James Henry Neal, mechanical and civil engineer, was educated at the Davenport High School and Stoke Public School. After serving a six year apprenticeship at the Royal Dockyard, Devonport, he was awarded the Whitworth exhibition and scholarship to study at the Royal College of Science (part of the Imperial College of Science and Technology, London) and became an associate of the college in 1910. After some time as a lecturer at the Technical Day School in Birmingham he was awarded a research scholarship at the National Physical Laboratory, where he was involved in research on aircraft propellers. He also took part in tests of aircraft engines at the Royal Aircraft Establishment at Farnborough and was appointed head of the Engineering Department of the Doncaster Technical College.
Neal came to South Africa in 1914 to teach engineering at the Durban Technical Institute (in 1915 renamed the Durban Technical College). Among others he trained soldiers returning from World War I (1914-1918) in parts of mechanical engineering. His engineering work was of such a high standard that in 1922, when the college became the Natal Technical College, engineering was taken over by the Natal University College and he became the first professor of mechanical and civil engineering on the Durban staff of this college (which in 1950 became the University of Natal). He designed and equipped new laboratories for mechanical and civil engineering, work which occupied him to 1931. From 1944 he was professor of mechanical engineering only, a post he held until his retirement in 1950. During World War II (1939-1945) he joined the South African Air Force and trained students in Air Force mechanics at Howard College. He contributed a memorandum on engineering to a book by E.H. Jones, Developments in education with special reference to technical education (1920), and wrote many technical papers.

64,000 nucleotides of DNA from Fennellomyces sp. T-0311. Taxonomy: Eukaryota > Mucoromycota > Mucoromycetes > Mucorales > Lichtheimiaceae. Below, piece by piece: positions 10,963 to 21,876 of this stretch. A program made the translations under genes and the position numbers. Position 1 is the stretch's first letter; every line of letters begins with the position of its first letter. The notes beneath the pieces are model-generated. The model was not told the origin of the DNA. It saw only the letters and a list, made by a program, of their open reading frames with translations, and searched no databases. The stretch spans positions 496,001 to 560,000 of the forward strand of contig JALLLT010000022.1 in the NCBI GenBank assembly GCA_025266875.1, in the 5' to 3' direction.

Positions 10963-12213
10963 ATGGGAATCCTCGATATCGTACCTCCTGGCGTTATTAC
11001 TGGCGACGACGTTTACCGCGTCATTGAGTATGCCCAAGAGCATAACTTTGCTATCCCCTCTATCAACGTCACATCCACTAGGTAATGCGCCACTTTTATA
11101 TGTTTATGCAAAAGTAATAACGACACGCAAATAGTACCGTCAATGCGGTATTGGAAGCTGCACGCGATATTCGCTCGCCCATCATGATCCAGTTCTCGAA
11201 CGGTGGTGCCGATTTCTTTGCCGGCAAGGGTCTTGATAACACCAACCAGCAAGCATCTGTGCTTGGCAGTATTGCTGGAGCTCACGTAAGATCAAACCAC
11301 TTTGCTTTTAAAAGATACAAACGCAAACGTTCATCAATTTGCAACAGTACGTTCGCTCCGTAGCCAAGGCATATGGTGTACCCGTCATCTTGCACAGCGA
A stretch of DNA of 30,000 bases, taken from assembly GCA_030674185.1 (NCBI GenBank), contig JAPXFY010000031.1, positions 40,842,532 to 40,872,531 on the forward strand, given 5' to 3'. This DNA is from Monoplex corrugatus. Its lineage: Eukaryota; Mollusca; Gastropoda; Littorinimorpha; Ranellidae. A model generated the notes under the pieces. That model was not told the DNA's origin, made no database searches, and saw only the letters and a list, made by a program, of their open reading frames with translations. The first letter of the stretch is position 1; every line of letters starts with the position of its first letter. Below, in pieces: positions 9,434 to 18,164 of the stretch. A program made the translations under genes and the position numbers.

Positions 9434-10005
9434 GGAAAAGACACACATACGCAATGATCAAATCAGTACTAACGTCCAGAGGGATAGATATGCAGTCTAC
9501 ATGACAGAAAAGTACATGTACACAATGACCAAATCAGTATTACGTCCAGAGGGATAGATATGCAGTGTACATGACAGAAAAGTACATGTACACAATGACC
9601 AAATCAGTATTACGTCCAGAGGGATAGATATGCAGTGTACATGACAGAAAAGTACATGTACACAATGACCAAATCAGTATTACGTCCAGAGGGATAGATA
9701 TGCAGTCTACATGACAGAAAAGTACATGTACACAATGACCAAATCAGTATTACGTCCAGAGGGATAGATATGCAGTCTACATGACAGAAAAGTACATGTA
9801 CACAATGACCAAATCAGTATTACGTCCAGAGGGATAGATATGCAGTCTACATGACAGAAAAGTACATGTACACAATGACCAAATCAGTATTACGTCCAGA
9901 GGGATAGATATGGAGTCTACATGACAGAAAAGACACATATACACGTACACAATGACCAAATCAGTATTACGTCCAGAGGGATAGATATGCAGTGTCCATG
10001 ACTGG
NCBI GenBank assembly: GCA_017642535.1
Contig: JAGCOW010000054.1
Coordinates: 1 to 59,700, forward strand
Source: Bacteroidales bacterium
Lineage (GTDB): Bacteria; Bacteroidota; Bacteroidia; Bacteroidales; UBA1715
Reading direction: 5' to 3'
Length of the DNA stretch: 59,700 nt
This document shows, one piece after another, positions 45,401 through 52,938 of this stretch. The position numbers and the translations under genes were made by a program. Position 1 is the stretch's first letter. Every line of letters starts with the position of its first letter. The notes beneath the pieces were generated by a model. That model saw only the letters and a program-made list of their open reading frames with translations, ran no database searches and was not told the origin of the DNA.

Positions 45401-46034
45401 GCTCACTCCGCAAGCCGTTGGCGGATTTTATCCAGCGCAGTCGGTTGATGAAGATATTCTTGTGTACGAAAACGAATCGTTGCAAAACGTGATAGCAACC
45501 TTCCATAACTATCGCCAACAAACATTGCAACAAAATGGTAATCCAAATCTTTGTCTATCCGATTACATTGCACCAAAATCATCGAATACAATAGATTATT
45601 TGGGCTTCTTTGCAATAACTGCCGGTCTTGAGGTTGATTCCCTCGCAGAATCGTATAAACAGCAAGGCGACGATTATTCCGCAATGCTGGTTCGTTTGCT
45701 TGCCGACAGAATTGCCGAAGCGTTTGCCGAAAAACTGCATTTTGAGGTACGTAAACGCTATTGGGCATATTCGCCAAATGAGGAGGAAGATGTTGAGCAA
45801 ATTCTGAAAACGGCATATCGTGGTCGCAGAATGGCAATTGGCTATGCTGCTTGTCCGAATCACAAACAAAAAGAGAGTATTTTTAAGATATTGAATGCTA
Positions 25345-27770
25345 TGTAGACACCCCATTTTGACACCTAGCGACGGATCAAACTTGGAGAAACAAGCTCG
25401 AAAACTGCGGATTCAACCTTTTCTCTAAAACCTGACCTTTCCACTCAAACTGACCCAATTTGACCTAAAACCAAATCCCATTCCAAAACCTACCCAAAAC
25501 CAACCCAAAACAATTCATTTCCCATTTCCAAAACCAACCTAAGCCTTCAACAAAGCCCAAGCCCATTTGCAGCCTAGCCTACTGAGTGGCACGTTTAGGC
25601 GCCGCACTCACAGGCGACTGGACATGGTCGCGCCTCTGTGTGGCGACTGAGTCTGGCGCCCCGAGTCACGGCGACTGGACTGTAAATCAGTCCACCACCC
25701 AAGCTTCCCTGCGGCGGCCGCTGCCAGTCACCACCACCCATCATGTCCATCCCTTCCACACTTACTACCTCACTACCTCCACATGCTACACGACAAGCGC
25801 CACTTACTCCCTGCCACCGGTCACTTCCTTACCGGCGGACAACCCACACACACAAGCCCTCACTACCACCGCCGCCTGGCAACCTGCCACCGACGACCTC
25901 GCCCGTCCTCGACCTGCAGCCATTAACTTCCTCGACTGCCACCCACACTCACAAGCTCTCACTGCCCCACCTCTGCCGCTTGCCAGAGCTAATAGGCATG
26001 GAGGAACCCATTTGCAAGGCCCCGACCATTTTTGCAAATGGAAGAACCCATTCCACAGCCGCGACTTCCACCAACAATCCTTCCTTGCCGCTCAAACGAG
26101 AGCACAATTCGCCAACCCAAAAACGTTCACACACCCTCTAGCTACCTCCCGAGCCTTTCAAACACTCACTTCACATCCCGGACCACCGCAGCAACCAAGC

Neal served as dean of the Faculty of Engineering of Natal University College from 1933 to 1949 and of its successor, the University of Natal, to his retirement in 1950. He was also a member of the council of the Natal Technical College until just before his death. With Dr E P Reim he organised the formation of the Durban branch of the Engineers' Association of South Africa in 1947 and served as its first chairman. He was a foundation member and at some time president of the Natal Institute of Engineers, a Fellow of the Royal Aeronautical Society, and a member of the (British) Institution of Mechanical Engineers. In 1962 the University of Natal awarded him the honorary degree Doctor of Philosophy in Engineering.
Neal was married to Mary Townson, with whom he had two daughters.